In a few moments, we are going to be called to say together the words of the Nicene Creed, which is the description of how the Trinity works and moves within our lives. We haven’t said those words since Easter Day—something that three of you all have asked me about, which earns you a gold star.


I hope you hear those words anew on this Pentecost Day. I hope, no matter how much certain parts of it make you want to cross your fingers behind your backs, you listen especially to the escription of what the Holy Spirit does in our lives there in that last paragraph where she is the star of the show. And then I hope you listen for what the Spirit does as we pray together the Eucharistic prayer—especially as we all collectively call her down into our midst to change ordinary stuff of creation and human hands into the very Body of Christ into our midst, so that we can be formed and sent out, strengthened and encouraged, just like those apostles on that Pentecost Day two millennia ago.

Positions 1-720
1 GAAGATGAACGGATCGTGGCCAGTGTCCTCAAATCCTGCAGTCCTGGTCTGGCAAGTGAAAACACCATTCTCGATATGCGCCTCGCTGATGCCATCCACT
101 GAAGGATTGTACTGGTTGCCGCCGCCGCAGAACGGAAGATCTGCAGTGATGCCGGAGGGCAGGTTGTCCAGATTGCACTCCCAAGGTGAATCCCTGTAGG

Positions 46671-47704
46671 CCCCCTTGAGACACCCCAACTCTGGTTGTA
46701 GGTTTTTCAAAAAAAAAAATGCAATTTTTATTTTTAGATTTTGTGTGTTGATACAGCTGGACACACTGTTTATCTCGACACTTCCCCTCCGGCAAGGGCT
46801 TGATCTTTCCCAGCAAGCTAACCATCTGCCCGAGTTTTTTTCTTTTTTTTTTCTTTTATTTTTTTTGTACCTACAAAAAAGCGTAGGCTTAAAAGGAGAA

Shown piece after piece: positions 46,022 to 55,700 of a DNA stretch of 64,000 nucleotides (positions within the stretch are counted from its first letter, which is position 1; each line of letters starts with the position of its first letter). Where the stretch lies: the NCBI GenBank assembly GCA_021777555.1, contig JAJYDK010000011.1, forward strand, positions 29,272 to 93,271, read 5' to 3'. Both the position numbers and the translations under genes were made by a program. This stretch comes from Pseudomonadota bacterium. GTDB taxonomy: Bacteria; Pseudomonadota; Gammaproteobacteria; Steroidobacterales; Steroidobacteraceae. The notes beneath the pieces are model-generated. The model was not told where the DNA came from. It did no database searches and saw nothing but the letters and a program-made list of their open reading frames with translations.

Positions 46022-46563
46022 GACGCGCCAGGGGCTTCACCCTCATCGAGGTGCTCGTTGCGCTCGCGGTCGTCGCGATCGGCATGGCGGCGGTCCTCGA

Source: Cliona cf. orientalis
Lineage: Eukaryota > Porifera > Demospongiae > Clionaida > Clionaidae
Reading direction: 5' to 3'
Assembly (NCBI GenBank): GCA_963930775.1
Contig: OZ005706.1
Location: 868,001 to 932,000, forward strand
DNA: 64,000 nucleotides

We can be the miracle. Let us go forth by the power of the Spirit. Let us be the Church in and for the world.


Readings:


Citations:

1) Descent of the Spirit, by Ivanka Demchuk (Ukrainian), 2022. Used by permission. All rights reserved.

2) Email exchange with Ivanka Demchuk, May 24, 2023, on Etsy. Copies of Ms Demchuk's art can be purchased at Modern Icon Art.

3) Michael B. Curry, Crazy Christians: A Call to Follow Jesus, Kindle edition, kindle locations 1347-1350.